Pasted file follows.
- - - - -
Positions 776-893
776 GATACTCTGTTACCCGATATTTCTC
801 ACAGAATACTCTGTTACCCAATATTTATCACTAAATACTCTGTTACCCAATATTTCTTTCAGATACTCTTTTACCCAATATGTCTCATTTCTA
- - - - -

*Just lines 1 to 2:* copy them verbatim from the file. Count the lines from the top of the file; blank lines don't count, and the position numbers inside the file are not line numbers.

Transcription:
Positions 776-893
776 GATACTCTGTTACCCGATATTTCTC